Location
    Frankfort, IL
    Posts
    528

    Default

    Quote Originally Posted by atr View Post
    The keeping of them is relatively easy. The riding of them in a snowy, cold climate in the winter is more difficult. You need to plan for that, depending on where you choose to live. You can easily have significant snow on the ground in the Rockies for 5 months of the year, and as much as everyone will tell you that you can ride and train in snow, and I used to when I lived in lower New York State, it ain't so when there's 3ft on the ground and more powder coming, and the roads are too treacherous to trailer out... and all this is followed by the most horrendous mud season you have ever seen...

    I've finally given in and board my dressage horse in the winter so I can have a decent arena to ride in, especially after work in the winter, and have some hope of making some progress.
    Yeah I was thinking that too. I might want to put up a small indoor arena with 2 stalls for lay ups or cold nights.



  9. #9
    Join Date
    Jul. 6, 2000
    Location
    Alvin, TX
    Posts
    1,059

    Default

    My third level horse and the two youngsters all live outside 24/7 year round. It does not get very cold down here (well, ok, it was freezing last night, literally!). They have a large run-in shed they can use, and when it's going to be very cold, I blanket them. However, none of them are clipped. Because it doesn't get cold, they don't grow a lot of hair.

    I could not really stand to keep my horses stalled. I know they are happier outside. The down side is, when I go to shows, my mare is not used to being locked up and by the second day, she is more than ready to go home. So she always does better the first day of a show. I try and hand walk her a lot at shows, and if it's a venue that's close enough, I've often trailered her home after showing the first day to turn her out all night, and then taken her back for the second day.



  10. #10
    Join Date
    Feb. 12, 2006
    Location
    Oregon
    Posts
    422

    Default

    My horses live in 1/2 acre and 1 acre paddocks with run in sheds. They get sheets on only to keep them clean. When it is cold, I throw extra hay. Next years I will consider a trace clip on one mare, who gets a bit shaggier than the others, as cooling her off does take a little longer.

    Mine have lived in stalls in the past, so they do just fine at shows. It's nice to give them the experience of stall living at some point when they are younger, so it's not an entirely new thing on the occaision that they need to be stalled.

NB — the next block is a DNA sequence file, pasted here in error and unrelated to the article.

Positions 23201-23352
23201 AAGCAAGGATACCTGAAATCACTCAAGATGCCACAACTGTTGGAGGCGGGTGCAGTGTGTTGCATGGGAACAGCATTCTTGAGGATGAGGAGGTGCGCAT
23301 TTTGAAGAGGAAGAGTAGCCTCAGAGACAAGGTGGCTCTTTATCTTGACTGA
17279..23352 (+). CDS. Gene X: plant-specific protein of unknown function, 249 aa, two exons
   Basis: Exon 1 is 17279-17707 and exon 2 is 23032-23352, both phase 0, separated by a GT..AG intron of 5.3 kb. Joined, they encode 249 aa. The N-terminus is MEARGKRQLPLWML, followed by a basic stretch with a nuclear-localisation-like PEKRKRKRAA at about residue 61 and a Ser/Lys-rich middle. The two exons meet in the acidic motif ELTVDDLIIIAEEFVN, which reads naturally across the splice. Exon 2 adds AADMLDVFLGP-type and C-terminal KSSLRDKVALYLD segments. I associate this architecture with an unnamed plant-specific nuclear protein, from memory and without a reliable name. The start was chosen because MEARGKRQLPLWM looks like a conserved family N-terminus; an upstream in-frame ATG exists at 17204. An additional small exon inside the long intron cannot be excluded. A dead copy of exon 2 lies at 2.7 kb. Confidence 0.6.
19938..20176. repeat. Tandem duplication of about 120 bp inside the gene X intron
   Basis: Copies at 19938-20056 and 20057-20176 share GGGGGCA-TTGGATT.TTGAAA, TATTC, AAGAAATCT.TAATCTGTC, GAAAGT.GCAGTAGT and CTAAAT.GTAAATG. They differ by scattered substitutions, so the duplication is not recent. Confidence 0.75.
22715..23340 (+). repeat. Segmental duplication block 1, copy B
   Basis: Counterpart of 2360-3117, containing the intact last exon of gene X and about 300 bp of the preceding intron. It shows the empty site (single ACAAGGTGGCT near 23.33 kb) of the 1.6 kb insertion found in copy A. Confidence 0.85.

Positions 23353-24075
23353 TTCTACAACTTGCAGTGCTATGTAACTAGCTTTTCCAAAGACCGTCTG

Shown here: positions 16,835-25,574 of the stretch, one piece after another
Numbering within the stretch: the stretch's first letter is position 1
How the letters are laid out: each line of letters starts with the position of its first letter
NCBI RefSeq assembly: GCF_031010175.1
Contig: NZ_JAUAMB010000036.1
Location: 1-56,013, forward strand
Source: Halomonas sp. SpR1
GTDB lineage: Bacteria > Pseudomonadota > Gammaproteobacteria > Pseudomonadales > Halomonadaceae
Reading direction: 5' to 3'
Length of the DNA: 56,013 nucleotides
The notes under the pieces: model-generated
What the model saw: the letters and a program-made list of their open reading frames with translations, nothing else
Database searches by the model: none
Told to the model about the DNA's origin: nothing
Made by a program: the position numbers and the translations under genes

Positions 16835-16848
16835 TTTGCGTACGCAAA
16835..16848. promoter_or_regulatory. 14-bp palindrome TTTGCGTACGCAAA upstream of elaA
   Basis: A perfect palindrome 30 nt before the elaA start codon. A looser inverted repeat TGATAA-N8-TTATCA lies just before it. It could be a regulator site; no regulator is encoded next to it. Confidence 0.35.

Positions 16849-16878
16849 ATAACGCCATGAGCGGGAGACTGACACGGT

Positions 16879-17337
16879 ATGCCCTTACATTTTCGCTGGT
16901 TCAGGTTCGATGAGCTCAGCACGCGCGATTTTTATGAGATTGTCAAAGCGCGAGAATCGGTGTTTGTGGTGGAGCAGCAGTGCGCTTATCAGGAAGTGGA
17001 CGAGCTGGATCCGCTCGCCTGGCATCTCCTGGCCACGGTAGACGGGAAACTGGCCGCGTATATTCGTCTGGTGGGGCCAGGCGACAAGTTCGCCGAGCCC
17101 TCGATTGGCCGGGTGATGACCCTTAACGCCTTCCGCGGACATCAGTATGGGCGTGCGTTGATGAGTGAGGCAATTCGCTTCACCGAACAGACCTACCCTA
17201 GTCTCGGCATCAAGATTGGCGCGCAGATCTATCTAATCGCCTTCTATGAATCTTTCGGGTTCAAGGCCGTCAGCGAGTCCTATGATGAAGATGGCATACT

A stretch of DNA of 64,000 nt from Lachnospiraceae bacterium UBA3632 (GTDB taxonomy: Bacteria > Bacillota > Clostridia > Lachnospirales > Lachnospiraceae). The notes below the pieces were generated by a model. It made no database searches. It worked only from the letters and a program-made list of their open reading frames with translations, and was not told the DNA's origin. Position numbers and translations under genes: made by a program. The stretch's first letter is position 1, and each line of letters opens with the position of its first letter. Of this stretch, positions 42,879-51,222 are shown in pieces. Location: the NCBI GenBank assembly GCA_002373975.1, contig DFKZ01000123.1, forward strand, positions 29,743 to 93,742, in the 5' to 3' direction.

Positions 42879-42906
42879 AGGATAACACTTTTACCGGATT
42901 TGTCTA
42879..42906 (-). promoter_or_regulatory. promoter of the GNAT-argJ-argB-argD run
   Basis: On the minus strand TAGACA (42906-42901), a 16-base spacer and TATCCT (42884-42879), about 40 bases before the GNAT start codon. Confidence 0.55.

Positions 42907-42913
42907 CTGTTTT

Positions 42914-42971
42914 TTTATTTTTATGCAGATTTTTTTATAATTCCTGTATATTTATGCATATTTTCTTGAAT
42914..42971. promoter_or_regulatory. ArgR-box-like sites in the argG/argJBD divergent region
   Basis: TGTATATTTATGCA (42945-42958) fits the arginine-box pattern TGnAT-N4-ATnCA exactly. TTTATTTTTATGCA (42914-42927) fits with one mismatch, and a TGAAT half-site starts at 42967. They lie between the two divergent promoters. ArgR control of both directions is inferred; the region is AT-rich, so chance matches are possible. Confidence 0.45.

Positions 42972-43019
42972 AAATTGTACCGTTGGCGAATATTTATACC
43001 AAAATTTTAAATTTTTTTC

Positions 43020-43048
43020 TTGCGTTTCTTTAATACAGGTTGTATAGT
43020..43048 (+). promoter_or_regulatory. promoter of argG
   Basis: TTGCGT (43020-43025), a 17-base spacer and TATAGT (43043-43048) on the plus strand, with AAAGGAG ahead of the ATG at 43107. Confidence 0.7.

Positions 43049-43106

Keeping them out does mean more hair and more grooming, but it is so worth it. Some days, they are the only horses outside... It also makes me concentrate on mud management for my paddocks.
    Akal Ranch Blog - http://akalranch.com/
    Simrat Khalsa Fine Art & Photography - http://www.simratkhalsa.com/



  11. #11
    Join Date
    Apr. 1, 2003
    Location
    SE Ky
    Posts
    4,430

    Default

    Quote Originally Posted by cyndi View Post
    The down side is, when I go to shows, my mare is not used to being locked up and by the second day, she is more than ready to go home.
    Yup - this is one reason I have my horses out from sunrise to sunset and stalled in the evening. They're more accustomed to stalling during shows so handle being "in" more during that time. And yes - I DO walk and lunge them several times during the day (and evening) at shows.
    Now in Kentucky



  12. #12
    Join Date
    May. 15, 2003
    Location
    northern California
    Posts
    1,445

    Default

    Most of mine are out 24/7, but they are blanketed in the winter. The broodmares go in the barn 1-2 months before giving birth and the babies are in the barn with a huge paddock over the winter because I don't blanket foals and that way they get used to barn life and are easier for me to work with. The horses that are in training also come in and have to live in stalls for a while. My show horse is sort of an inbetween. She's in at night, mainly because she is fed different and low horse in rank, so that way I can make sure she gets what she's supposed to. I usually ride her in the morning, so after I'm done riding her she gets turned out with the broodmares. On the days when I can't ride her she get's turned out right after breakfast. I don't mind picking out stalls, but I do believe the more turn-out the better and my horses are the proof! In over 20 years of horse ownership I've never had one colic or any other serious problems besides bumps and scrapes and the occasional retained placenta! Knocking wildly on wood now!
    Hoppe, Hoppe, Reiter...
    Wenn er faellt dann schreit er...

    Quote Originally Posted by mbm View Post
    forward is like love - you can never have enough



  13. #13
    Join Date
    Jun. 5, 2004
    Location
    Frankfort, IL
    Posts